Companies must develop a strength-based strategy that recognizes that disability is the essence of diversity, spanning color, ethnicity, gender, and socioeconomic status, and is the only minority group that anybody can join at any time. This unique perspective will only strengthen the new thinking among CEOs and management, reinforcing the importance of corporate inclusion as a cornerstone.
The ‘Klap Job’ program has created early retirement jobs for 3500 people with intellectual disabilities in Denmark. And it has far-reaching repercussions since it opens up new potential for employees, companies, and society at large; it’s a win-win situation. And the company ‘Specialisterne’ has generated an international and national focus on the skills of persons with autism, creating a demand for IT specialists with autism, changing our understanding and perception, and establishing a need for skilled employees with autism among other things.
The stigma of disability has traditionally been framed through the prism of a medical model, not a business one. It’s past time for C-level executives and managers to rethink disability as a source of strength rather than weakness. They will only be able to perceive the long-term value and build a competitive advantage if they do so. Businesses must perceive disability as a value add that can be included in management strategies and create new market opportunities.
Towards a More Inclusive Workforce
How can leaders create a more inclusive workforce that supports employees with disabilities and change the narrative about the disabled within the workplace?
Let’s take a look at what Microsoft does before we delve into some leadership practices:
Microsoft’s corporate objective includes enabling every person and every planet to achieve greater success – that’s about as inclusive as it gets! They are committed to becoming a diverse and disability-inclusive workplace at all levels of business to attain this lofty aim.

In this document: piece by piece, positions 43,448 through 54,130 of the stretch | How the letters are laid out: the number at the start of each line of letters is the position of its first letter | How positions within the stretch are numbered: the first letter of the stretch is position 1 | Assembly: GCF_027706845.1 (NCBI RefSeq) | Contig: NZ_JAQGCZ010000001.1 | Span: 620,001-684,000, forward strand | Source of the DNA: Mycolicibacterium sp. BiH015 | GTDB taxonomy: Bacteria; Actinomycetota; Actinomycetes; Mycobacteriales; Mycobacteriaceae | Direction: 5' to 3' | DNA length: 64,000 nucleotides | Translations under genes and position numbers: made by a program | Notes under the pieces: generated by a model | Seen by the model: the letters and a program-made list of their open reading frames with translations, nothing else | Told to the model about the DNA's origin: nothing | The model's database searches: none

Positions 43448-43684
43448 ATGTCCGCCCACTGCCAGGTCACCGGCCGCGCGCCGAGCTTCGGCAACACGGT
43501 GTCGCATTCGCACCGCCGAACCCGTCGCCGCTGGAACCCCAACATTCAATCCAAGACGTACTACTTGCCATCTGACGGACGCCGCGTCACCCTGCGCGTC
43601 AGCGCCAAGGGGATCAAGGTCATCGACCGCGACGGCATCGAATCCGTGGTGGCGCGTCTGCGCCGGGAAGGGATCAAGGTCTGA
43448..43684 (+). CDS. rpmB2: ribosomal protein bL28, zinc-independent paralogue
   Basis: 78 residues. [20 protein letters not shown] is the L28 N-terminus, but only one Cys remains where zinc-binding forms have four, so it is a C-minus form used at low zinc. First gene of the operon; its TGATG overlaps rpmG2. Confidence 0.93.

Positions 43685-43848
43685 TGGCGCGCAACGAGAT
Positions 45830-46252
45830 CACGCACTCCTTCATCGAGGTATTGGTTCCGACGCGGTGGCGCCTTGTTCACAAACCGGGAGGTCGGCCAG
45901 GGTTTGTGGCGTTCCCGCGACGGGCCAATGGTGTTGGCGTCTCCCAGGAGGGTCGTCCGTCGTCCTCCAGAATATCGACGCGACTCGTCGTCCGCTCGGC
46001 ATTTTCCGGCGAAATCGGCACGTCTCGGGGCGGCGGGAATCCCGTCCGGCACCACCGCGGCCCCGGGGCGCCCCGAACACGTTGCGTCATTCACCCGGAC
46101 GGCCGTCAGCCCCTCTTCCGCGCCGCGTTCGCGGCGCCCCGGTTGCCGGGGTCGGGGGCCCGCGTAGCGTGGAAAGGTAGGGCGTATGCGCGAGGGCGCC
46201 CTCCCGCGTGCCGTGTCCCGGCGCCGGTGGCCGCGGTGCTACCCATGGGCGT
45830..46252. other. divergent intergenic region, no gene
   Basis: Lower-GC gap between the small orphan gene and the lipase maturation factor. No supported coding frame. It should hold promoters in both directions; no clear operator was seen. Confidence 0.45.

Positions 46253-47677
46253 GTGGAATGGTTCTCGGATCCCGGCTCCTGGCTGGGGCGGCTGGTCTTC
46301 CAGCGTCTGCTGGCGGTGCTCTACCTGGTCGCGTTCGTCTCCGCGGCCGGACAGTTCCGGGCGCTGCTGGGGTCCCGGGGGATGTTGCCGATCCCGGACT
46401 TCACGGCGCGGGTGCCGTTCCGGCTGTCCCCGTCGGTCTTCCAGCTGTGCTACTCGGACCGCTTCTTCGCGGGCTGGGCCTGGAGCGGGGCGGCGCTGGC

Microsoft’s Disability Employee Resource Group (ERG), which represents employees with hearing loss, blindness, visual impairments, ADD, mobility difficulties, and dyslexia, is one way the company is supporting this cultural shift. This group, which has over a thousand members from all around the world, is in charge of the Ability Summit, an annual internal business event that focuses on the engineering side of accessibility and the social impact of disability in the workplace, community, and home.
1 The Standard, 12 April 2018, Dan Jolivet, The Disability Mindset: what is it and how to overcome it?, Accessed 17 Oct 2021, https://www.standard.com/employer/workplace-possibilities-program/disability-mindset-what-it-and-how-overcome-it
LinkedIn, 12 Nov 2020, Sif Holst, Changing the Mindset: Employment for people with disability, Accessed 17 Oct 2021, https://www.linkedin.com/pulse/changing-mindset-employment-people-disability-sif-holst/
Forbes, 11 Mar 2019, Jonathan Kaufman, Why Mindset Matters: A new narrative for disability and business in the 21st Century, Accessed 17 Oct 2021, https://www.forbes.com/sites/jonathankaufman/2019/03/11/why-mindset-matters-a-new-narrative-for-disability-and-business-in-the-21st-century/?sh=23d89d5c1b5a
Meta, 20 Oct 2020, Case Studies Workers with Disabilities, Accessed 17 Oct 2021, https://metaservices.ca/case-studies-workers-with-disabilities/
For more about this topic, download our latest book "Empathy: The Essential Workplace Ingredient" for FREE: